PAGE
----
1 vere magnificam'.

8 nisi duos habeat portiones divcrsas.

3 non ut latera domus.

1 The translation raises it to fifty feet. Eamque supra gradu t ad quinquayinta pedes ad minus altam.

3 et subter eam cameram item alteram, similis longitudinis et latitudinis; qua apparatum et instructionem ad festa, ludot, et ejutmodi magnificentias, actores eiiam dum se ornent etparent, commode recipiat.

8 amplam etpulchram.

* atque lubter hac omnia (cxcepto sacello).

5 quindecim- 8 co&pertam plombo, aquabili.

"This clause is omitted in the translation.

s gradus autem turris apertos esse, et in se revertentes, et per senos subinde ejivisos: utrinque statuis liyneis inauratis, vel saltem amei colons cinctos.

9 verum cavendum ne locus ubi famuli comedant sit ad imum ijradum, vel prupe; si enim sit, ciborum nidor ascendet, tanquam in tubo quodam.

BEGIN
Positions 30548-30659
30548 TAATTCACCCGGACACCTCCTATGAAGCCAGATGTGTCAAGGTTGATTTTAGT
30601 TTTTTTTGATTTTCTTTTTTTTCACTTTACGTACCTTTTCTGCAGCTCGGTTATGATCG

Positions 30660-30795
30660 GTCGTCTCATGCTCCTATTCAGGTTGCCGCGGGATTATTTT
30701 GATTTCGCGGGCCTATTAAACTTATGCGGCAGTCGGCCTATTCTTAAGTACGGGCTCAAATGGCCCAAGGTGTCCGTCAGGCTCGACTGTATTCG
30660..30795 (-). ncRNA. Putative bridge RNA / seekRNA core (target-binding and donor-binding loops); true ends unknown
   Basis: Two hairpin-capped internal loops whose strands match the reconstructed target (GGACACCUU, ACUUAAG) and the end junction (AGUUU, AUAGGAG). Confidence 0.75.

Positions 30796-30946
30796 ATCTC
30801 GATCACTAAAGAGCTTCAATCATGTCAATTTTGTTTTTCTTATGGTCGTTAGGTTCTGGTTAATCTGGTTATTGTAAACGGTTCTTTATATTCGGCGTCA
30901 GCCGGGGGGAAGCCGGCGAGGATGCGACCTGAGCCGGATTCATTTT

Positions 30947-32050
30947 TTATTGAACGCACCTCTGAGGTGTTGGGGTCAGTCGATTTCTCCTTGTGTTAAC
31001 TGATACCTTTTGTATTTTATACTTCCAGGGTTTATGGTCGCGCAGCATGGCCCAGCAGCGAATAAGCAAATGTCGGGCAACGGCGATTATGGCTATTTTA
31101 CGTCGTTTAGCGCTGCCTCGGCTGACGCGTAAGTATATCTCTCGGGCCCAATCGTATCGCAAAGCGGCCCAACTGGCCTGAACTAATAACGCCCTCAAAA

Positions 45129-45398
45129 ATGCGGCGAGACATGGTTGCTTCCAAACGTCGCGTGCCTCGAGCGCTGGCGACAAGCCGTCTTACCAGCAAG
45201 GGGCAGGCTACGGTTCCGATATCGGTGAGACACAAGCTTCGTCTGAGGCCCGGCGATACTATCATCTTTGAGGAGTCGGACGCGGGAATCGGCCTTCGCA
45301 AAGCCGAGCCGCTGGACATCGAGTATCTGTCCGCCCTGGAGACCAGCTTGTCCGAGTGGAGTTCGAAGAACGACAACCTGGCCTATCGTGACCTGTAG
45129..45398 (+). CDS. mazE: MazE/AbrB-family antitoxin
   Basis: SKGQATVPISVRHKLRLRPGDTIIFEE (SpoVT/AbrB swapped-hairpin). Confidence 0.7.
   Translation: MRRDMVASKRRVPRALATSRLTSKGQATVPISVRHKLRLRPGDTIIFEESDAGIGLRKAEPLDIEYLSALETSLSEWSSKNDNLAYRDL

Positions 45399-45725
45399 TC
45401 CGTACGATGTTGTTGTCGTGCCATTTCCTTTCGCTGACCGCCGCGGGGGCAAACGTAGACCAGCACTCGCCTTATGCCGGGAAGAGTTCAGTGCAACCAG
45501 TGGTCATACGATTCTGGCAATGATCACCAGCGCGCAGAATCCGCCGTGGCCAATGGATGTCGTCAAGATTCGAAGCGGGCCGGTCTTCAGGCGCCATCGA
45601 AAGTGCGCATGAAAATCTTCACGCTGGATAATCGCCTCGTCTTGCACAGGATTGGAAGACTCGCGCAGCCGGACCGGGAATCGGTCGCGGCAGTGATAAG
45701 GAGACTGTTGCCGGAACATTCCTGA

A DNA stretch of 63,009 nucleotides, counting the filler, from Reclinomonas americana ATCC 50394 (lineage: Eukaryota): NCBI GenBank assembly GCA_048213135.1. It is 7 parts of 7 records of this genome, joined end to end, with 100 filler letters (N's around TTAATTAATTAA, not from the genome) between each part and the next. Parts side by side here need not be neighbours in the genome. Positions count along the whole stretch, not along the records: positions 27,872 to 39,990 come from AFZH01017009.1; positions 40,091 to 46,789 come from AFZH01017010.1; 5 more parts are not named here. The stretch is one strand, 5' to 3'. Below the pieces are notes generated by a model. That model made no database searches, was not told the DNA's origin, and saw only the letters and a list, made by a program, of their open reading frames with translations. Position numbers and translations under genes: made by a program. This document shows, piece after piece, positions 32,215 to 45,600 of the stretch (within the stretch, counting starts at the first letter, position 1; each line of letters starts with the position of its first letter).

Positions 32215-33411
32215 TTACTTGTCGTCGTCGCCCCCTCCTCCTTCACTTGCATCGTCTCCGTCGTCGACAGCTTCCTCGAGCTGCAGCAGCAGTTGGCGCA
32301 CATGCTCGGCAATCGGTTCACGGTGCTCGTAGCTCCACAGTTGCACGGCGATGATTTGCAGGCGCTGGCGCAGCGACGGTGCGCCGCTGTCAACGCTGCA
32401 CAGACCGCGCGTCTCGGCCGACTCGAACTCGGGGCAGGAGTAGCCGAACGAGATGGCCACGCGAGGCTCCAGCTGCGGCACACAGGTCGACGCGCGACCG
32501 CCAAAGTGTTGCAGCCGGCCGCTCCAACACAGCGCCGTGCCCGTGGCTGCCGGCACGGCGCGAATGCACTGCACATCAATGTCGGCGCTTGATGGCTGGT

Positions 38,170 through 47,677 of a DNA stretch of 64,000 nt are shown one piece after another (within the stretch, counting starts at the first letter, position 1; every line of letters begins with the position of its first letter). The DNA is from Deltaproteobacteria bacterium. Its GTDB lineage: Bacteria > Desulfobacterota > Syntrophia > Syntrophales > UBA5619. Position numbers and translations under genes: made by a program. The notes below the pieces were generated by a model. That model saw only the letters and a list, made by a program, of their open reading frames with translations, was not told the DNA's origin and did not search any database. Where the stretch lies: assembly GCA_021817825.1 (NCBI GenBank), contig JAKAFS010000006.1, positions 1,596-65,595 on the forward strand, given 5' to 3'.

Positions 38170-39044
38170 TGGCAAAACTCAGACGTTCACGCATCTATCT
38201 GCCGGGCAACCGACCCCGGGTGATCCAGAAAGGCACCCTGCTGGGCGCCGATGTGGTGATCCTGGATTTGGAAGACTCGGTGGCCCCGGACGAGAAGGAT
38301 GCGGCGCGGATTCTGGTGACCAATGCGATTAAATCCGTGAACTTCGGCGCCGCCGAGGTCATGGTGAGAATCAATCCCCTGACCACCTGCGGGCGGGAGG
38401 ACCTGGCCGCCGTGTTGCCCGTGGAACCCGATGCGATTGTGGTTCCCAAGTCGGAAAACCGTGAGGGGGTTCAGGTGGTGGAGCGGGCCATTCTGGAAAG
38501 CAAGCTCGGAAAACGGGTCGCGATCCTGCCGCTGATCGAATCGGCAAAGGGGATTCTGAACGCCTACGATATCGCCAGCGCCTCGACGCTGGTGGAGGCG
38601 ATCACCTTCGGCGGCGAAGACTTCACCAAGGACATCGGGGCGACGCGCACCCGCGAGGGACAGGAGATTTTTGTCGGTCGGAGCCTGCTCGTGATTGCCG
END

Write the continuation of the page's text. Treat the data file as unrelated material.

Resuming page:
Beyond this front is there to be a fair court, but three sides of it, of a far lower building than the front. And in all the four corners of that court fair staircases, cast into turrets, on the outside, and not within the row of buildings themselves. But those towers are not to be of the height of the front, but rather proportionable to the lower building.2 Let the court not be paved, for that striketh up a great heat in summer, and much cold in winter. But only some side alleys, with a cross, and the quarters to graze, being kept shorn, but not too near shorn.3 The row of return * on the banquet side, let it be all stately galleries: in which galleries let there be three, or five, fine cupolas in the length of it, placed at equal distance; and fine coloured windows of several works.5 On the household side, chambers of presence and ordinary entertainments,6 with some bed-chambers; and let all three sides be a double house, without thorough lights on the sides, that you may have rooms7 from the sun, both for forenoon and afternoon. Cast it also, that you may have rooms both for summer and winter; shady for summer, and warm for winter. You shall have sometimes fair houses so full of glass, that one cannot tell where to become to be out of the sun or cold. For inbowed windows, I hold them of good use; (in cities, indeed, upright1 do better, in respect of the uniformity towards the street;) for they be pretty retiring places for conference; and besides, they keep both the wind and sun off; for that which would strike almost thorough the room doth scarce pass the window. But let them be but few, four in the court, on the sides only.2